The current financing methods of health system in the low- and middle-income countries do not generate enough resources to produce the requested health care levels for the whole population, many of the available resources are not pooled to provide support against household expenditure variance or channeled through some sort of prepayment mechanisms, and the scarce resources that are mobilized often do not lead to value for money in terms of the health care on which it is spent. Furthermore, health financing system is an exacerbating factor and a cause of the challenges of health inequity, unequal access, limited availability and capacity, and poor-quality health care services (1).
Most of the middle-income countries have started on reforms to deal with these problems by improving the efﬁciency of health care spending. But increase spending alone will not lead to improve the health status of people unless the international community faces the challenge of supporting the implementation capacity of health systems, so that spending translate into better health outcomes for the poor (2). The challenge for health authorities is to ensure that financing mechanisms guarantee healthcare access and financial protection for patients while assuring the quality of services through sufficient supplies and human resources (3). There is no single plan for achieving these goals. In addition to that, the development of health delivery and ﬁnancing systems will continue to be inﬂuenced by highly variable political, cultural, demographic, economic, and epidemiological contexts (2).
Simultaneous steps are needed to improve eﬃciency, performance, and accountability in the public and private sectors. Introduction and strengthening of health management information systems, third-party assessments of service guarantee and quality, public disclosure, social audits, community supervision, and accreditation of facilities could help to improve accountability and eﬀectiveness. Mechanisms are also needed to help with the ﬂow of public funds, enhance the absorption capacity of the public health system, minimize unspent balances, and ensure improved monitoring and assessment (4).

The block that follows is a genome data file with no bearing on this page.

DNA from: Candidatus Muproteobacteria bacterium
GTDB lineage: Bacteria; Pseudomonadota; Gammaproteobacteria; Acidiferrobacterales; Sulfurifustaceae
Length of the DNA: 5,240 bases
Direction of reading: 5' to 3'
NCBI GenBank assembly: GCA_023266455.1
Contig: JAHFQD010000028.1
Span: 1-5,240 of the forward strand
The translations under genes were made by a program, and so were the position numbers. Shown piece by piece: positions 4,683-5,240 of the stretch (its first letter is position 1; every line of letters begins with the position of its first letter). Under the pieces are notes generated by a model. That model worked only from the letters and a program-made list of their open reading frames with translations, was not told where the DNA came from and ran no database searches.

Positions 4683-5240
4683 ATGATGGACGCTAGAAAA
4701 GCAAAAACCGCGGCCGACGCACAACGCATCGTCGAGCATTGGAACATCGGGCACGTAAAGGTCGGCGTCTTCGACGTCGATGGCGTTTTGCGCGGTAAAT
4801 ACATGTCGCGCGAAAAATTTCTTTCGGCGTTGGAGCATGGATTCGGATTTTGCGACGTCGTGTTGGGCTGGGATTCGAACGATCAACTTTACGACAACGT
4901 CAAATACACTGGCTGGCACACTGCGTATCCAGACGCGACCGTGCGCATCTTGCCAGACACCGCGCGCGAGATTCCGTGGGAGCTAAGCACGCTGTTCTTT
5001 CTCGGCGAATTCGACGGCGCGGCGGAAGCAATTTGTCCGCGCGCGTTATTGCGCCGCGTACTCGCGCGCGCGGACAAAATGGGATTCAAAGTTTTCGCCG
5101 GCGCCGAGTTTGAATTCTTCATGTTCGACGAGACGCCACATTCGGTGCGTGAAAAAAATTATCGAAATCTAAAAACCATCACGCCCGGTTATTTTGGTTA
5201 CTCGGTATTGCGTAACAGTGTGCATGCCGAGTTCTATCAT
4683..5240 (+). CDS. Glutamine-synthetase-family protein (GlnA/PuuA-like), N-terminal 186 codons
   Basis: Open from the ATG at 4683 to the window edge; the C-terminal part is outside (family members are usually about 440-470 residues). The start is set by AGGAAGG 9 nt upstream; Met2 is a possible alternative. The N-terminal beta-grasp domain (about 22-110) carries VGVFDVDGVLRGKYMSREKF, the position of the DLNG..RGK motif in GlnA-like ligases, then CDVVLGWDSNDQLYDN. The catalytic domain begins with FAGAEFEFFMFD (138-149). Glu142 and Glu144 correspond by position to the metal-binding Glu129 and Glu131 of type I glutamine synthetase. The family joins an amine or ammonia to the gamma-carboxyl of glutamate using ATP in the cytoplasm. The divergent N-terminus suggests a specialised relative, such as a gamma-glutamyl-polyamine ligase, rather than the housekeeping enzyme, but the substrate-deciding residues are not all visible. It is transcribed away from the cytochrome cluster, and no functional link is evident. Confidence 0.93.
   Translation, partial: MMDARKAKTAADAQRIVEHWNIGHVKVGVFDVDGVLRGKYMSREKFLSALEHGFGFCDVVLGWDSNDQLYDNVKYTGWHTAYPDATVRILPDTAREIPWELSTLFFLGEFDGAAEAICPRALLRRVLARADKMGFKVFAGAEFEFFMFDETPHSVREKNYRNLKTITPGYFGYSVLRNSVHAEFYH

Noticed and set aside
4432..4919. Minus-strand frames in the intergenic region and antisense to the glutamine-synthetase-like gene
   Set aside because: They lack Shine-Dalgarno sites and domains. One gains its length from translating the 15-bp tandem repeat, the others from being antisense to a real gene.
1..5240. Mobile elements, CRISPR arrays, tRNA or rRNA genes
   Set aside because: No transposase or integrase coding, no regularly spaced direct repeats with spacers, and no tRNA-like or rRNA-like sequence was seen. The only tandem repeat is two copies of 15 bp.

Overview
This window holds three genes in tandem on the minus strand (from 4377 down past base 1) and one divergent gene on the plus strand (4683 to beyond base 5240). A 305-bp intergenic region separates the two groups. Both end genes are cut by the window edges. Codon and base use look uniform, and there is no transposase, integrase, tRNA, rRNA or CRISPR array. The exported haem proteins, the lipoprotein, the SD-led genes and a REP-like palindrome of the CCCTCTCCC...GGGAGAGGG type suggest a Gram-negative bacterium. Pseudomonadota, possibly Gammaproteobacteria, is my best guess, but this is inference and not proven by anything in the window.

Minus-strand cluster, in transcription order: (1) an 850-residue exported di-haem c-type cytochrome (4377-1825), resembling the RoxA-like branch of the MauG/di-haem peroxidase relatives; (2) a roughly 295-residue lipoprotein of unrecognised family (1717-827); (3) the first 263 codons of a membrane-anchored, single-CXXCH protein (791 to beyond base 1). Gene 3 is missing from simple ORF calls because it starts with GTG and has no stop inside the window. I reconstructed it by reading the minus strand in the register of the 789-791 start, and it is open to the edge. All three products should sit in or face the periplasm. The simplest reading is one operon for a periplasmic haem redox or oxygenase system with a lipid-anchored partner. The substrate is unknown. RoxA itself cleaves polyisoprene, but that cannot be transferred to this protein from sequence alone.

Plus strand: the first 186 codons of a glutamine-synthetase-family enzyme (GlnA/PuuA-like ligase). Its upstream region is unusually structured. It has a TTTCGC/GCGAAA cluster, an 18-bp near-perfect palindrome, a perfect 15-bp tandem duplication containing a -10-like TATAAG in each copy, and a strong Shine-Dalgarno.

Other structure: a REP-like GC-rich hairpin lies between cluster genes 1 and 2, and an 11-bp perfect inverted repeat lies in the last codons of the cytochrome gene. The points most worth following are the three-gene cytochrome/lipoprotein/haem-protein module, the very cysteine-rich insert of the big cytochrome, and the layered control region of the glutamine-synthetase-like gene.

1. Valéry R, Aïssa D, Mahaman M, “User fees abolition policy in Niger: Comparing the under five years exemption implementation in two districts”, Health Policy 99 (2011) 219–225.
2. Pablo Gottret, George Schieber, “Health Financing Revisited A Practioner’s Guide Overview”, The World Bank, 2006, 1-23.
3. Gilson L, McIntyre D., “Removing user fees for primary care in Africa: the need for careful action”, BMJ 2005; 331:762–5.
4. A K Shiva K, Lincoln C , Mita C, Shiban G, Vijay M, Amarjeet S, Abhijit S, “India: Towards Universal Health Coverage 6 Financing health care for all: challenges and opportunities”, Vol 377, Lancet 2011; 668–79.